Opportunities abound as Chinese health planners seek the skills of NHS experts who can help it to set up a system of GPs, writes Deborah Kobewka

Despite notable progress, particularly in vanguard areas, many managers in the NHS still feel they have a long way to go before they can achieve proper integrated care, by moving services out of expensive hospital settings into more efficient, patient friendly primary and community settings.

Deborah kobewka healthcare uk

Deborah kobewka healthcare uk

However, from a Chinese perspective, where there is currently very little primary or community-based care, the current NHS model with its universal GP access is already a beacon of excellence. Authorities in China see the NHS as having much to emulate.

Expenditure on healthcare in China is increasing fast. The value of the healthcare market is set to rise from £0.5trn to £1.6trn by 2030, and has been growing at a 20-30 per cent rate over the past two to three years. The Chinese government wants increased investment to be targeted at making public healthcare services more efficient by building a primary care service centred around GPs and allied health professional teams, and ending the near-total reliance on expensive hospital-based services.

The UK government is ready to do all it can to support NHS trusts to export best practice – and bring money back into frontline patient services in the NHS

As a result, Chinese health planners are now actively seeking to engage the expertise of NHS experts who can help it to set up a GP system, potentially supported by community nursing and AHP teams who are integrated with hospital services.

Following a successful trade mission to China led by health secretary Jeremy Hunt at the close of 2016, where British organisations signed deals worth more than £250m, our message to the China Britain Business Council (CBBC) conference in London this week is clear: the UK government is ready to do all it can to support NHS trusts and other health providers to export best practice – and bring money back into frontline patient services in the NHS and benefit to the wider UK.

The organisation I lead – Healthcare UK – is actively working with NHS trusts and independent providers to help them navigate their way into this market.

One recent success story is our work with Northumbria Healthcare Foundation Trust and Northumberland County Council. These organisations were already known for leading the way in the UK on integrated health and social care services and so were a natural choice to take part in the initial showcasing of NHS expertise in this area.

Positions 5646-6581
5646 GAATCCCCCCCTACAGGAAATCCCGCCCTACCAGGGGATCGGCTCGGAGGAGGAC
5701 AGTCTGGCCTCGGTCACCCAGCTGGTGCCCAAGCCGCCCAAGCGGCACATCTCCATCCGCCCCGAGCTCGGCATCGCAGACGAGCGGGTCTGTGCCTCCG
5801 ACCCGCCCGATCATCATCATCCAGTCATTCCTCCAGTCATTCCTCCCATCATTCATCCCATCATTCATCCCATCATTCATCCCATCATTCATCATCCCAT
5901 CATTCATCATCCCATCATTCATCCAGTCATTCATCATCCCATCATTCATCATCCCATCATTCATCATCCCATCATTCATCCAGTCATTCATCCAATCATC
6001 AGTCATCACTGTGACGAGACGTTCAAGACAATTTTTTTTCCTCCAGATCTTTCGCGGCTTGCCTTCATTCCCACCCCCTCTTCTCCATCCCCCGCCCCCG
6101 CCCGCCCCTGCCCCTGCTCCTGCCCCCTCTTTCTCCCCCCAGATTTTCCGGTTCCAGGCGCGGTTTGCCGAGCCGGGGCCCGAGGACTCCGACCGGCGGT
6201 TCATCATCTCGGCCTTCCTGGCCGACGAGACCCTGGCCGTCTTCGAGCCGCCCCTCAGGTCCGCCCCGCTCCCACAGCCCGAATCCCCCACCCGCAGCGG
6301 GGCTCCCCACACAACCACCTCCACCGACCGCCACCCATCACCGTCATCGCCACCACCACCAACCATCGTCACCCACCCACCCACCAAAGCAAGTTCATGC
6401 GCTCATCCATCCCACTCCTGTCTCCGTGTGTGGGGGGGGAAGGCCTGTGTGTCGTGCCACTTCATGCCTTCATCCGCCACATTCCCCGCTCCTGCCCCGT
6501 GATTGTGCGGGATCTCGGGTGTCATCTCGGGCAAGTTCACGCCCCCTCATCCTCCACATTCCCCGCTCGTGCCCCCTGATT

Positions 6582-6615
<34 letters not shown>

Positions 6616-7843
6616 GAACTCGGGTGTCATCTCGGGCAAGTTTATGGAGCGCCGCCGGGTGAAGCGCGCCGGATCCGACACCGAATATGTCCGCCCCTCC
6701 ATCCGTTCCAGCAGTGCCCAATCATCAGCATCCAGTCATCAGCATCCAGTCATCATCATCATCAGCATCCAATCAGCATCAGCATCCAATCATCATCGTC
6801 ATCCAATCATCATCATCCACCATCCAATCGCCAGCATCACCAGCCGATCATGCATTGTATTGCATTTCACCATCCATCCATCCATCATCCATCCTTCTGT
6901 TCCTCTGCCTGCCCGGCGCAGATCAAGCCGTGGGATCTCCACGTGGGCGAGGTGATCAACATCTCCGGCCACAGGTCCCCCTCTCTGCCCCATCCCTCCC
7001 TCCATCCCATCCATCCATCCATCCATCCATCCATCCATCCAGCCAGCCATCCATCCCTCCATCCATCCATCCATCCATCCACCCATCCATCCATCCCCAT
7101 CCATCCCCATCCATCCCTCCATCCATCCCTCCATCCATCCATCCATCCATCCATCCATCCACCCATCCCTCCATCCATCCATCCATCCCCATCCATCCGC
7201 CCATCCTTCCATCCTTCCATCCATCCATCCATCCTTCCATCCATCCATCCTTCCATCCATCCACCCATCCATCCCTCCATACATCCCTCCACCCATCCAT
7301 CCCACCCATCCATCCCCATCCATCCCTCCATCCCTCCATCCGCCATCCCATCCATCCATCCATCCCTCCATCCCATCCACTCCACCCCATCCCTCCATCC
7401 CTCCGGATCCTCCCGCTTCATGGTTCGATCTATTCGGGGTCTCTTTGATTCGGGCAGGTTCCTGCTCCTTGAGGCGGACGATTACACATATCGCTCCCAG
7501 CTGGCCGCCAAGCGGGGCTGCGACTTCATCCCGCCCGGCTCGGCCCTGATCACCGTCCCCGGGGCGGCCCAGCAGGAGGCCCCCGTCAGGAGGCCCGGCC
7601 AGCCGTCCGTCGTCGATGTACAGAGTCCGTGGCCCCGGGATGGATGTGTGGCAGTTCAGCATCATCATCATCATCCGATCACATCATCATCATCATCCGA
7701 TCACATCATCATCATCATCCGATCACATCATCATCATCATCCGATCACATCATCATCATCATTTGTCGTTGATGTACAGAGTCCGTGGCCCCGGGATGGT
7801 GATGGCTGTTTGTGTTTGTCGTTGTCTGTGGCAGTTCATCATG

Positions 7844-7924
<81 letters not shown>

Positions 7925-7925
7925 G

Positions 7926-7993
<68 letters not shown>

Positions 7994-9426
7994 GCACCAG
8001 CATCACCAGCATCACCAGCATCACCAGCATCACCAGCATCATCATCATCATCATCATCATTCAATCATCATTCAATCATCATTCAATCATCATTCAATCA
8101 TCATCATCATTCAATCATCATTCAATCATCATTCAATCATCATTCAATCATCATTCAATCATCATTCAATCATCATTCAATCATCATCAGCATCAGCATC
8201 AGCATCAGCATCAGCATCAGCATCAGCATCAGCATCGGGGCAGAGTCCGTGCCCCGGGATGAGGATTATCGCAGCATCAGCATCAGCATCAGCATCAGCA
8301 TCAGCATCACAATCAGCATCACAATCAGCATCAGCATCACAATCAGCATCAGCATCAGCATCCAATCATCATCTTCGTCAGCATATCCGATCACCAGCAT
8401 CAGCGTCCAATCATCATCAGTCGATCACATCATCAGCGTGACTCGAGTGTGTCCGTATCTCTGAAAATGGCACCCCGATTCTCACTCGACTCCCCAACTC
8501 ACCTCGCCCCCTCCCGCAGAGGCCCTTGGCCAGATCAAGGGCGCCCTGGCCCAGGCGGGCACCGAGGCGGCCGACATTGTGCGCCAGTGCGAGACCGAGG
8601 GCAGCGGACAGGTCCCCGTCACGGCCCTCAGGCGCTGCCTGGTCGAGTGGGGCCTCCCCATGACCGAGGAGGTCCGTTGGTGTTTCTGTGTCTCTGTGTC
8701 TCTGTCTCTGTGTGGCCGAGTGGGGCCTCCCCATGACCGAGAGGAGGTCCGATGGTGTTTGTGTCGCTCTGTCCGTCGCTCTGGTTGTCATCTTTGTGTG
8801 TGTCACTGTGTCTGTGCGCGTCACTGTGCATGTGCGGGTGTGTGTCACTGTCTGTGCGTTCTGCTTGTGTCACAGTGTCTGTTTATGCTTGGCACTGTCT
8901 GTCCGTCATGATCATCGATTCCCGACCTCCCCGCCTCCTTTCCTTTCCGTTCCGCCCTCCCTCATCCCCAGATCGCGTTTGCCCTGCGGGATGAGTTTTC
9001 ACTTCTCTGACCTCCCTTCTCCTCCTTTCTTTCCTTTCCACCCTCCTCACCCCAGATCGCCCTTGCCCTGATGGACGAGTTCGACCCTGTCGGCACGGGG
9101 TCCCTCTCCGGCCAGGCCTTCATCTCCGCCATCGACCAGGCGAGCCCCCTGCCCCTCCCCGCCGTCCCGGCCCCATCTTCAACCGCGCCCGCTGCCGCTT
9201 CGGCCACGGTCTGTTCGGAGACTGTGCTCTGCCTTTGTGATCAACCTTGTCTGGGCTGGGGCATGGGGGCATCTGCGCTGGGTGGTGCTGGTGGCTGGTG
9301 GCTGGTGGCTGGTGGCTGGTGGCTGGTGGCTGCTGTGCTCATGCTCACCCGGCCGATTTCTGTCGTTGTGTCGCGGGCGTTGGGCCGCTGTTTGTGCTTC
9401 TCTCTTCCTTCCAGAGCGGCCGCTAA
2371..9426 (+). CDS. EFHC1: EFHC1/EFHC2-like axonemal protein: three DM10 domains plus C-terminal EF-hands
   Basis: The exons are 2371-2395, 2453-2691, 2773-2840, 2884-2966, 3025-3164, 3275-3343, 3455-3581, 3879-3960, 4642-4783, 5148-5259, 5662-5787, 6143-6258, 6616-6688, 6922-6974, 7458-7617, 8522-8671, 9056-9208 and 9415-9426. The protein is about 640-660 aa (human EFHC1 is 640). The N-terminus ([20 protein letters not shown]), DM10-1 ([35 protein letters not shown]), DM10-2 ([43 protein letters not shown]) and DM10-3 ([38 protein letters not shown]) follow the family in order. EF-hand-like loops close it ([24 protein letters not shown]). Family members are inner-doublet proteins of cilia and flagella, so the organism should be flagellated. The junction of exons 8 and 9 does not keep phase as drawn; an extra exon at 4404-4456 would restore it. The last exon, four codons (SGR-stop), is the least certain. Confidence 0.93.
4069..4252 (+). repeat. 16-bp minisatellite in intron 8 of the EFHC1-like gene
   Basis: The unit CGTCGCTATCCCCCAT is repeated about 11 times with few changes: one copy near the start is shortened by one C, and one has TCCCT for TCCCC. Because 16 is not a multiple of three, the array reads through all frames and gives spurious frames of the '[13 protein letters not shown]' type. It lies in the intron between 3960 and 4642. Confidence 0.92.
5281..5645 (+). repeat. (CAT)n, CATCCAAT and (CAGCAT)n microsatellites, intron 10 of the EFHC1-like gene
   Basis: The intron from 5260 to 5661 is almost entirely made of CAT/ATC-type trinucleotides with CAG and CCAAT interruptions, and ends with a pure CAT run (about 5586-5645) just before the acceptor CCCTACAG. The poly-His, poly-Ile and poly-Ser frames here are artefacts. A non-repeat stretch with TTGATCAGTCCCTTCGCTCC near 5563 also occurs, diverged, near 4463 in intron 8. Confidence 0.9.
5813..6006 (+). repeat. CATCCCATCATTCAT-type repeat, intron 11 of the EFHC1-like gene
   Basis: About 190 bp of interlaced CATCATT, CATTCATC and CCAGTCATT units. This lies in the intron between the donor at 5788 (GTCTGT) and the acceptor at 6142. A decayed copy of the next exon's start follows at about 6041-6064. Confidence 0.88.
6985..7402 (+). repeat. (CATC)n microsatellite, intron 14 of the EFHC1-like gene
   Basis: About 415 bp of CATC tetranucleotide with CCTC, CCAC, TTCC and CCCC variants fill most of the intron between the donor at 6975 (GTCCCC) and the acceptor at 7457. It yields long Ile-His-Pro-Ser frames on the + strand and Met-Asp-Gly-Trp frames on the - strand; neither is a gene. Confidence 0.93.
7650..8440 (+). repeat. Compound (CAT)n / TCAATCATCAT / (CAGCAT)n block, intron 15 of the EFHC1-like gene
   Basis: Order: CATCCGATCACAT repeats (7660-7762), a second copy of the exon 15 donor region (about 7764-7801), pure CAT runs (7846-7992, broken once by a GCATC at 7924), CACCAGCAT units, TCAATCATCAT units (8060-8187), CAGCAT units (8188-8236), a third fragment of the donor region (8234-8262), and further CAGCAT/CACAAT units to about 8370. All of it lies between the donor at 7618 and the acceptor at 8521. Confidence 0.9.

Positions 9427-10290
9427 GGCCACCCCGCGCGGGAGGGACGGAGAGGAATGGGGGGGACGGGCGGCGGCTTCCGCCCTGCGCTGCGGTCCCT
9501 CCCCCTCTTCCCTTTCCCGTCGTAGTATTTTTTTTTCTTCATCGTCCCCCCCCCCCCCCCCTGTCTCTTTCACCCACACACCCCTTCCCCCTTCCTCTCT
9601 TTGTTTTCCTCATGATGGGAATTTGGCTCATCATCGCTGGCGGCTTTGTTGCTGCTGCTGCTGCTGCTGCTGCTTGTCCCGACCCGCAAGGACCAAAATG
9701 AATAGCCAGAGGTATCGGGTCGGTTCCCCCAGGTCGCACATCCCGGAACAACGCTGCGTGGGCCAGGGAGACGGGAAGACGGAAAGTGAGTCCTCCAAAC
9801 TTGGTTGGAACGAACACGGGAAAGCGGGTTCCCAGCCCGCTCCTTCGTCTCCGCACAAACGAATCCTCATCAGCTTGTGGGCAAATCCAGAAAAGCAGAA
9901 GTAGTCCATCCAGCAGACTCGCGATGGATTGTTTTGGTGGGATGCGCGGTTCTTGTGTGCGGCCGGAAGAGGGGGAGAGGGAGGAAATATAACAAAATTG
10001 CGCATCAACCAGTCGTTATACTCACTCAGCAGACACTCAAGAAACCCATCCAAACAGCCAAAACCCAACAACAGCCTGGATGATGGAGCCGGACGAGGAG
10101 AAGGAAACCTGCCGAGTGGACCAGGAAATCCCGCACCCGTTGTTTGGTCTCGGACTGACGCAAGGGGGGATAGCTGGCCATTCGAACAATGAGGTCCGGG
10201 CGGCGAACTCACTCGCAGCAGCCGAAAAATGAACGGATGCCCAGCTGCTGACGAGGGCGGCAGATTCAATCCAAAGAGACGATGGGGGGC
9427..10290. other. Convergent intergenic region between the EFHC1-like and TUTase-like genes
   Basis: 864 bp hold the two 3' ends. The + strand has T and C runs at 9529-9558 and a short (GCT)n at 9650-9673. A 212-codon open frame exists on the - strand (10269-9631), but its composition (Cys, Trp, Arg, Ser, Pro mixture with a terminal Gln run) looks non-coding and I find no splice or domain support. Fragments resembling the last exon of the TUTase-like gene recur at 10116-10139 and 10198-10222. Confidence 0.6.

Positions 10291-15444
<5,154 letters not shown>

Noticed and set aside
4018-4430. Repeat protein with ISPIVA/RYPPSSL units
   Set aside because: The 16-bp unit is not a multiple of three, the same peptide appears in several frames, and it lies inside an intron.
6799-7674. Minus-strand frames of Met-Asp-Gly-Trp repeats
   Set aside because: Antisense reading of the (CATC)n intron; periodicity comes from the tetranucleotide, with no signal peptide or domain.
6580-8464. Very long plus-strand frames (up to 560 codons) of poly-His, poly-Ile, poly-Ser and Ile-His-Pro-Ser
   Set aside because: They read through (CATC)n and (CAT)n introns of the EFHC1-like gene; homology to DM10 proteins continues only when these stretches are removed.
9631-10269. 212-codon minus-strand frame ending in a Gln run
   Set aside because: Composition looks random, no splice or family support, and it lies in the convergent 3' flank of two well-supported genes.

Northumberland County Council’s deputy chief executive Daljit Lally, also speaking at the CBBC conference this week, helped broker a deal in January this year with Xiangya Hospital Central South University, after joining the UK trade mission in December.

Sharing expertise internationally is seen increasingly as an attractive way for exemplar NHS organisations to keep finances healthy and produce greater scope for investment in local services

The Northumbrian organisations will share their experience of working together to establish new models that establish primary care and community care based services for older people and patients with long-term chronic conditions.

Xiangya officials visited Northumbria in January, and training for their primary care staff including nurses focusing on integrated working between hospital, primary care and care home staff is already under way.

Strengthening capacity

Sharing expertise internationally is seen increasingly as an attractive way for exemplar NHS organisations to keep finances healthy and produce greater scope for investment in local services.

UK healthcare expertise in areas such as funding, strategy, regulation, training, innovation and delivery means the NHS is one of the world’s most admired healthcare systems. Healthcare UK, supported by the Health and International Trade Government Departments, works with NHS trusts to support development of their international export work wherever needed.

It can help to strengthen their capacity to operate and succeed internationally, and works closely with the Department for International Trade’s extensive overseas network to identify specific commercial opportunities that capitalise on the diverse expertise and capabilities of the UK healthcare sector.

We use our in-depth market knowledge, understanding of the evolving needs of health services around the world, and relationships with local influencers and decision-makers to identify the biggest commercial opportunities worldwide.

Deborah Kobewka is managing director of Healthcare UK